Governor Kay Ivey on Tuesday announced $3.3 million in grants are being awarded to Auburn University, The University of Alabama and the Alabama Department of Public Health. Funds from the grants will go to their efforts to make Alabama highways safer.
Using data compiled by the University of Alabama’s Center for Advanced Public Safety (CAPS) and the state Department of Public Health, Auburn University’s Media Production Group will develop media campaigns aimed at encouraging drivers to obey state safety laws and avoid risky behavior when getting behind the steering wheel of a vehicle.
The Alabama Department of Public Health will also conduct a safety campaign geared toward properly securing children in child safety seats.
“No matter your allegiance, having these two flagship universities team up with Public Health creates a winning situation for everyone on our roadways,” Gov. Ivey said. “I am pleased to provide these funds to support these important programs that complement the work our law enforcement officers perform each day to increase safety on Alabama’s roads.”
The University of Alabama’s CAPS, which was awarded about $1.9 million, will continue to develop programs and compile data on crashes, seatbelt use and other statistical information that help the Alabama Law Enforcement Agency and other agencies pinpoint “hot spots” where crashes often occur, leading to stepped up patrols and checkpoints in those areas.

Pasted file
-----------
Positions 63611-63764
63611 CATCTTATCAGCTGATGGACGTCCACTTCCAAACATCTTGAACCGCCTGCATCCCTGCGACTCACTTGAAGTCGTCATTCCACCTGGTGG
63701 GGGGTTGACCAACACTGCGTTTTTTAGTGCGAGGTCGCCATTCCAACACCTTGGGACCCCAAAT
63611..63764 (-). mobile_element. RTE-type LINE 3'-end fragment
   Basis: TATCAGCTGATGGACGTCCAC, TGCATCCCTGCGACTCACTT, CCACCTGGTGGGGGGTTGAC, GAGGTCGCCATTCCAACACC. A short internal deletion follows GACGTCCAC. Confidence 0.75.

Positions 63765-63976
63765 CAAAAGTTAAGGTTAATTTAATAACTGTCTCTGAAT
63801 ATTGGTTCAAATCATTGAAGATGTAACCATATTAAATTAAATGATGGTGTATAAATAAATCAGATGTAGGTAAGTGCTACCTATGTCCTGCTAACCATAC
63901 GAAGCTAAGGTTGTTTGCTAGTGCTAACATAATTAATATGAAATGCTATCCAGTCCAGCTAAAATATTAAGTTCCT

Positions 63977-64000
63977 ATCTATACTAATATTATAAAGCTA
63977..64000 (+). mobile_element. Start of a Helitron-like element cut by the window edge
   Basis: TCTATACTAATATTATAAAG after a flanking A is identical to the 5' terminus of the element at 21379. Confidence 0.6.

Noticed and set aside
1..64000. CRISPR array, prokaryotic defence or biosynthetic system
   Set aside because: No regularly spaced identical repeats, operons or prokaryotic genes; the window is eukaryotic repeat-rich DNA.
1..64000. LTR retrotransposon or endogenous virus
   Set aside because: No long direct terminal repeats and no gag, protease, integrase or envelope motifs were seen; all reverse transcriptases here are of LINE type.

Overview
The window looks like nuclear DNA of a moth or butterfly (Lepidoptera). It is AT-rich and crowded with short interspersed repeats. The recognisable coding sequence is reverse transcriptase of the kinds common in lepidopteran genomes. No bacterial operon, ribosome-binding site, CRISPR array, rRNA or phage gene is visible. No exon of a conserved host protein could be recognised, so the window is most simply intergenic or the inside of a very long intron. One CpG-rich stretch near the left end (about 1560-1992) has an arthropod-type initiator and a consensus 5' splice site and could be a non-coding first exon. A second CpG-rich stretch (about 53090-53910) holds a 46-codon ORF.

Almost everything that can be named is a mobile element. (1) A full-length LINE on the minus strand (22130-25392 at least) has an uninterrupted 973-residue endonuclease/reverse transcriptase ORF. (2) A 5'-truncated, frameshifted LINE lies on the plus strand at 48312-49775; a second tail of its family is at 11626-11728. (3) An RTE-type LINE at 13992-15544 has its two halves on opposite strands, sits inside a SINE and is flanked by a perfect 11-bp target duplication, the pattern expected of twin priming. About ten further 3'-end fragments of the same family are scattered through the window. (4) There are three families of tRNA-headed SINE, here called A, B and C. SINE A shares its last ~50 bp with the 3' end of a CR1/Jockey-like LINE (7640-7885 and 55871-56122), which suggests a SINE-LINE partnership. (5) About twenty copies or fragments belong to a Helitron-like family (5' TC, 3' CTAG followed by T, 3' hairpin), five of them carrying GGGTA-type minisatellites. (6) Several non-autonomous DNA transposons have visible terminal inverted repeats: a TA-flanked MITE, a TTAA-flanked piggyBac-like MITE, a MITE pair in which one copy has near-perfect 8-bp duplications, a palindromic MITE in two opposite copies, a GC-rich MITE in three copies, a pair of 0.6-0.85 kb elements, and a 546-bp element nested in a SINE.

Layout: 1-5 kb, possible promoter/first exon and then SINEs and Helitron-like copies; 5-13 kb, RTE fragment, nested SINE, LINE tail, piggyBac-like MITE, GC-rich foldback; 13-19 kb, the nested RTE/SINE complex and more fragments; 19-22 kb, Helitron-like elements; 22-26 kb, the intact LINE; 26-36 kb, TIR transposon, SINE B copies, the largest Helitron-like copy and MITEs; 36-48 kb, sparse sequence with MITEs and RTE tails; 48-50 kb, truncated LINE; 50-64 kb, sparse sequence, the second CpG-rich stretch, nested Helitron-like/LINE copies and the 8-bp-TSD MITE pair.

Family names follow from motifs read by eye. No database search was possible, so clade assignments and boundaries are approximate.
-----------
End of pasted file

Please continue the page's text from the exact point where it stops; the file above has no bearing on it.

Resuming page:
Auburn University was awarded a total of $1.1 million for media campaigns to warn motorists of the dangers of driving while texting and/or impaired and not wearing seatbelts. Much of the campaigns will occur around holidays and heavy traffic periods and coincide with nationwide traffic-safety campaigns like “Click It or Ticket” and “Drive Sober or Get Pulled Over”.
The Alabama Department of Public Health will use a $60,000 grant to maintain a database involving the types of injuries suffered by people involved in automobile crashes and their health statuses. The federally required information is added to a nationwide database. Additionally, a $200,000 grant will provide a 3-day training course for child-safety-seat certification and will enable the department to conduct programs throughout the state to teach motorists the proper techniques for installing child safety seats and fastening children in the seats.
The Alabama Department of Economic and Community Affairs is administering the grants from funds made available through the National Highway Traffic Safety Administration and the state Traffic Safety Trust Fund.
“Gov. Ivey and ADECA are committed to making our roads safe and taking dangerous drivers off our highways,” ADECA Director Kenneth Boswell said.
ADECA administers a wide range of programs that support law enforcement, victim programs, economic development, water resource management, energy conservation and recreation.
Brent Wilson was born and raised in Huntsville, Alabama and is the Owner and Chief Editor of BamaPolitics.com.